I agree with Sebastian. The criteria should look not only at Quantity but at the Quality of work as well.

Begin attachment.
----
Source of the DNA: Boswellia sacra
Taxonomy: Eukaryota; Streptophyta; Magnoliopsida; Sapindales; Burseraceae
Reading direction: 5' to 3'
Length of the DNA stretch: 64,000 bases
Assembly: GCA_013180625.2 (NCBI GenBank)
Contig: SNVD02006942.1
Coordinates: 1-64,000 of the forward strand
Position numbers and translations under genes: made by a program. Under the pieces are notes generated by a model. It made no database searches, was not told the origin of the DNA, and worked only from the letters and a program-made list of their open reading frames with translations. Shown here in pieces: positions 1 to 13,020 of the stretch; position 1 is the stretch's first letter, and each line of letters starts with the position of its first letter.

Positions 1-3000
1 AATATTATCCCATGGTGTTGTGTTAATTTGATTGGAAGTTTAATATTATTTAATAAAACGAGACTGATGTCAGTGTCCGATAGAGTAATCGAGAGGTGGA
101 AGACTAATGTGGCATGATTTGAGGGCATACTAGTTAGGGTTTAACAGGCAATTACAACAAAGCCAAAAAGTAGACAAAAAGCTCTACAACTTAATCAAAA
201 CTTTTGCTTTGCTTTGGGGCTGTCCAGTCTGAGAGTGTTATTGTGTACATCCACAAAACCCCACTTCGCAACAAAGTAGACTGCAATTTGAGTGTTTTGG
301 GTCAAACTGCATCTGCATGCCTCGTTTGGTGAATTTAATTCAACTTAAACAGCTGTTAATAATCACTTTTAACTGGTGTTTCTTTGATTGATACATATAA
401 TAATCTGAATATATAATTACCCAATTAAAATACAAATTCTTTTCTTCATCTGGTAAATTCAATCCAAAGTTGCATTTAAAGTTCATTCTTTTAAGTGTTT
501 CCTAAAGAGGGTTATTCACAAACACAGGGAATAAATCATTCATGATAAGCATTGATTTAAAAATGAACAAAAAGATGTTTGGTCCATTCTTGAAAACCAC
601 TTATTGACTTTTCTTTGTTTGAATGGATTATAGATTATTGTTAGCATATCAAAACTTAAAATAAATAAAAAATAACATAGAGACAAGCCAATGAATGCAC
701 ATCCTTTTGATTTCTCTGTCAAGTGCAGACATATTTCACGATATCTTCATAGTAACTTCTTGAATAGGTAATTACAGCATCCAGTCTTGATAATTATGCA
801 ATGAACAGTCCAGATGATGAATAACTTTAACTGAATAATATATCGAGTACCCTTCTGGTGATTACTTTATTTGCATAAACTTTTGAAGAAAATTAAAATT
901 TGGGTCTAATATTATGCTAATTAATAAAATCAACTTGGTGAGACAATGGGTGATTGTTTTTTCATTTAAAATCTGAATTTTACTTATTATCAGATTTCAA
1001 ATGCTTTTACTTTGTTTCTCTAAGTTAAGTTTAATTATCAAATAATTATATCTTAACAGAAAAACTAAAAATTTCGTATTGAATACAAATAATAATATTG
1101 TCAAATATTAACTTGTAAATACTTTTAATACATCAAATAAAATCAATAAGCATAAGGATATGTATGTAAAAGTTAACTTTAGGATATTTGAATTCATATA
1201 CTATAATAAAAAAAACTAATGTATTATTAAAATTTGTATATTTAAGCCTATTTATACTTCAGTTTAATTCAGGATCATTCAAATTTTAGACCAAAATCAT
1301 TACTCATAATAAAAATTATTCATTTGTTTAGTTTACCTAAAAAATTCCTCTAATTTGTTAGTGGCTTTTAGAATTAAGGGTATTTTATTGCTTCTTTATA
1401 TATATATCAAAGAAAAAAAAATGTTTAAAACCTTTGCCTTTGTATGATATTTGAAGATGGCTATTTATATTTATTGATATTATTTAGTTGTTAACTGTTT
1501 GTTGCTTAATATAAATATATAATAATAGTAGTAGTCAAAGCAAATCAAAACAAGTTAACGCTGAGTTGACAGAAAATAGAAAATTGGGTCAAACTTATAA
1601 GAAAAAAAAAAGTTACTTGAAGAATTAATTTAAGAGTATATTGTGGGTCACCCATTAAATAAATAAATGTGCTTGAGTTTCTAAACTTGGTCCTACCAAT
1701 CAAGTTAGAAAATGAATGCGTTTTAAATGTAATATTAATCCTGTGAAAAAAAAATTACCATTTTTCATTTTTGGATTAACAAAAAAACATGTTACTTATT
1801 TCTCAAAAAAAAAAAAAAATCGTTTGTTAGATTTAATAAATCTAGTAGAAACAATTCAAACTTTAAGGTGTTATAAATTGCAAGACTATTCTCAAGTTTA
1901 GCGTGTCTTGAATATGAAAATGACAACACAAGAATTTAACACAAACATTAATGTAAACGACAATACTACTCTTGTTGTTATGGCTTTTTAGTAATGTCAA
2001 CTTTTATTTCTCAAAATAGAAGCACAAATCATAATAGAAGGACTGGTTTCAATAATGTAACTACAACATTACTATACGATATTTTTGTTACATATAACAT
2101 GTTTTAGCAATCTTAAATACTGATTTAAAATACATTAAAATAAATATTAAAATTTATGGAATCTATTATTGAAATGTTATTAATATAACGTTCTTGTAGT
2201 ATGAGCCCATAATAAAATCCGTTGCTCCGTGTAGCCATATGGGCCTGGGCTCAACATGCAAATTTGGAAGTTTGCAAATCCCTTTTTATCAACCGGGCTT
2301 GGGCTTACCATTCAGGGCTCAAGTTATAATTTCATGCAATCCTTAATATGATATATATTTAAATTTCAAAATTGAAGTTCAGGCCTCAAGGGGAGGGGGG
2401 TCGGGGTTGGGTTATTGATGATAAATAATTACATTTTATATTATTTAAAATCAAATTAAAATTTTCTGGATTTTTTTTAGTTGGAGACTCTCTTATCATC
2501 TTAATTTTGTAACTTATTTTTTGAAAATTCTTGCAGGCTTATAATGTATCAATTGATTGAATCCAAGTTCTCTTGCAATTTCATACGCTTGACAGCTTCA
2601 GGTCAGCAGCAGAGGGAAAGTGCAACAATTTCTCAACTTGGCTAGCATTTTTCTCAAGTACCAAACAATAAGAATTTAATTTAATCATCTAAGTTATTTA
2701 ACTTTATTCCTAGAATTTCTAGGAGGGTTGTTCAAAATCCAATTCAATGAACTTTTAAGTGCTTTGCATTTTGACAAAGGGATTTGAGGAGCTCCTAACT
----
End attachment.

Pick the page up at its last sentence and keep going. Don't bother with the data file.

This page for Apache committer criteria describes the criteria pretty well. https://hadoop.apache.org/committer_criteria.html - *A history of sustained contribution to the project. This is a way for a contributor to demonstrate their expertise in an area, and thus their ability to help review and commit contributions by others in that same area. Sustained contribution is also a way of demonstrating commitment to the project, essentially that someone will continue contributing even after they become a committer.* - *High-quality contributions. As experienced contributors, committers set an example for others in the project, and help inculcate a culture of high-quality contributions. For code contributions, this means clean, documented code which includes unit tests if appropriate and passes precommit checks. For reviews, this means thorough, actionable feedback, and a +1 vote (even non-binding) only when there is a high degree of confidence in the change.* - *Community involvement. Contributors are always expected to be polite, constructive, and respectful of others during community interactions. Disagreement can (and will) happen over technical issues, but the discussion should remain friendly and focused on technical merits. Committers also have the additional responsibility of mentoring newer contributors, as well as helping to grow the community through actions like responding to emails on the user and dev list.* I would add another point that the committer should have the backbone to say no to contributions that do NOT meet the high quality bar but yet mentor the contributor in reaching that high bar. This is difficult to quantify but is a quality that is expected to be demonstrated in various conversations of the person being nominated to be the committer. Bhavin Thaker. On Wed, Aug 9, 2017 at 11:03 PM, Sebastian <s...@apache.org> wrote: > > Another thing might be that having too many committers makes it less >> valuable to >> become a committer and therefore discourage new people. >> > > In my experience, quite the opposite is true: Having many committers is > beneficial for a project and makes life easier for everybody. There's more > eyes to look at code contributions, more people answer questions and it > also makes it easier for other committers to take time outs from the > project (which might be necessary if they change jobs, have kids, etc) > > I think the important thing to look at is not the number of committers, > but the culture and processes in a project. > > Best, > Sebastian >